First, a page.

Understanding Personal Track Safety (PTS)
Personal Track Safety (PTS) is a set of safety practices in the UK designed to safeguard railway workers who operate on or near a railway line. As stipulated by the railway safety standards NR/L2/CTM/021, the PTS Certificate is the foundational requirement for Network Rail track access in the UK. Every individual working on or near the line within Network Rail must possess a valid PTS Certificate and a corresponding PTS Medical.
Why is a PTS Medical Essential?
A PTS medical evaluates an individual’s capability to work safely within a track environment. Its primary objective is to ensure that workers do not pose risks to themselves, their colleagues, or the public due to any pre-existing medical conditions. Both the PTS Certificate and the PTS medical aim to uphold the safety of rail workers. The certificate educates them about their environment, helping them avoid potential hazards, while the medical ensures they don’t have conditions or medications that might lead to sudden incapacitation or other health issues. Additionally, every employee must pass a stringent drug and alcohol test aligned with Network Rail standards.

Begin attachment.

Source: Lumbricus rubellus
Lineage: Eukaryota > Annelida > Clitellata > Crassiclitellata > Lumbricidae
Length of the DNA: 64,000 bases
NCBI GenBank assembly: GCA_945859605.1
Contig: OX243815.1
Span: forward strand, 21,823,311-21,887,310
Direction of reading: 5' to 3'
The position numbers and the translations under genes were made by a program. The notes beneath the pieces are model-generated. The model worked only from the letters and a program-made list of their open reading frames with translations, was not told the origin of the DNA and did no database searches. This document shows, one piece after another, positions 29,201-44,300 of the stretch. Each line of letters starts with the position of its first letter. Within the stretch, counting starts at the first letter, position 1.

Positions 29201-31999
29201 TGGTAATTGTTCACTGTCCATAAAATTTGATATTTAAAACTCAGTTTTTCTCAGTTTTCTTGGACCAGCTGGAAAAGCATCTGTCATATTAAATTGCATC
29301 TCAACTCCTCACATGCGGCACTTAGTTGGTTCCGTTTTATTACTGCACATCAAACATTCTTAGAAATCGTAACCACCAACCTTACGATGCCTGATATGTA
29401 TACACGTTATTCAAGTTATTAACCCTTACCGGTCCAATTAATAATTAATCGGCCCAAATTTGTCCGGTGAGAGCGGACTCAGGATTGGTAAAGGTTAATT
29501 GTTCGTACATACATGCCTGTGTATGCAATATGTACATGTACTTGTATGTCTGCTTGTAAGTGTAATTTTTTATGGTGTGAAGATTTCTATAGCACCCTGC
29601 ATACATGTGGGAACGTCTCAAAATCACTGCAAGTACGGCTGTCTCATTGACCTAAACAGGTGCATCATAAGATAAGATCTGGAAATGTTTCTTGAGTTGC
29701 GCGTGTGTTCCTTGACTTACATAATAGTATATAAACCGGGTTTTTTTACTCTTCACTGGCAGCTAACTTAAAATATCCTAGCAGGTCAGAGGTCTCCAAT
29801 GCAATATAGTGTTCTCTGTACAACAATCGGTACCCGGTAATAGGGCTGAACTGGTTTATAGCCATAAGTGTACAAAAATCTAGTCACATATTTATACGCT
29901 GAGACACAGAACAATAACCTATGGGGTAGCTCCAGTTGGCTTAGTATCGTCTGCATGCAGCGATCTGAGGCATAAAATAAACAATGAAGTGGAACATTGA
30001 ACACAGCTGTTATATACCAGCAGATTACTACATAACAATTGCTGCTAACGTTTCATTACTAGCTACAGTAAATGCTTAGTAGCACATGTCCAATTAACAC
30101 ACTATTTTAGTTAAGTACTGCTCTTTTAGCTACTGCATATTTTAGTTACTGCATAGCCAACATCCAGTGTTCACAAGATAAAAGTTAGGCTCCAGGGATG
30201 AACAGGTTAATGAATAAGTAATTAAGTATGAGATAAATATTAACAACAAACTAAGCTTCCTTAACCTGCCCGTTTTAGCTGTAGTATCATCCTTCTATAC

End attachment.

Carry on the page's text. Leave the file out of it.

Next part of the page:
Components of a PTS Medical
Upon attending a PTS medical, candidates are first required to complete a medical questionnaire. Based on the questionnaire’s outcomes, the following assessments are conducted:
- General health evaluation
- Blood glucose test
- Blood pressure and pulse measurement
- Recording of height, weight, and BMI
- Mobility assessment
- Visual acuity and colour vision tests
- Hearing test
Preparation for the Medical
To ensure a smooth process, candidates must bring the following to their appointment:
- A valid Sentinel Card or Sentinel Number
- Photo identification (e.g., passport, driver’s licence, Sentinel Card, or a recent payslip)
- List of any medications (prescription or over-the-counter) taken in the past 14 days
- Glasses, if typically worn
Note: Minor medical issues, such as wearing glasses or being colourblind, may not prevent you from receiving a PTS. However, your Sentinel Card might have an indicator informing the Controller of Site Safety (COSS) about your condition.
Network Rail’s Stance on Drugs & Alcohol
Network Rail enforces a strict zero-tolerance policy towards drugs and alcohol. A positive result on your drug and alcohol test will lead to the withdrawal of your Sentinel Card, barring you from working on any Network Rail infrastructure for five years. This policy is consistent for both new hires and long-term rail industry employees.